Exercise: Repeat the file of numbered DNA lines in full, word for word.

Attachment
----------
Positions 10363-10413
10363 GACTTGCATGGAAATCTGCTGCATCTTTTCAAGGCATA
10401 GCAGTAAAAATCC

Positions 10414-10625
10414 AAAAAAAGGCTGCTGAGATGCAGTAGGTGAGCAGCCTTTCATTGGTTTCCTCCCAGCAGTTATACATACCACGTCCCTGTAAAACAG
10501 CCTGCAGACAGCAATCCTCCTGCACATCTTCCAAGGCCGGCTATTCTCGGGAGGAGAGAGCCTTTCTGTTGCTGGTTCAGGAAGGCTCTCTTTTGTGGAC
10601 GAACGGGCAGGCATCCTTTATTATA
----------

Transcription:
Positions 10363-10413
10363 GACTTGCATGGAAATCTGCTGCATCTTTTCAAGGCATA
10401 GCAGTAAAAATCC

Positions 10414-10625
10414 AAAAAAAGGCTGCTGAGATGCAGTAGGTGAGCAGCCTTTCATTGGTTTCCTCCCAGCAGTTATACATACCACGTCCCTGTAAAACAG
10501 CCTGCAGACAGCAATCCTCCTGCACATCTTCCAAGGCCGGCTATTCTCGGGAGGAGAGAGCCTTTCTGTTGCTGGTTCAGGAAGGCTCTCTTTTGTGGAC
10601 GAACGGGCAGGCATCCTTTATTATA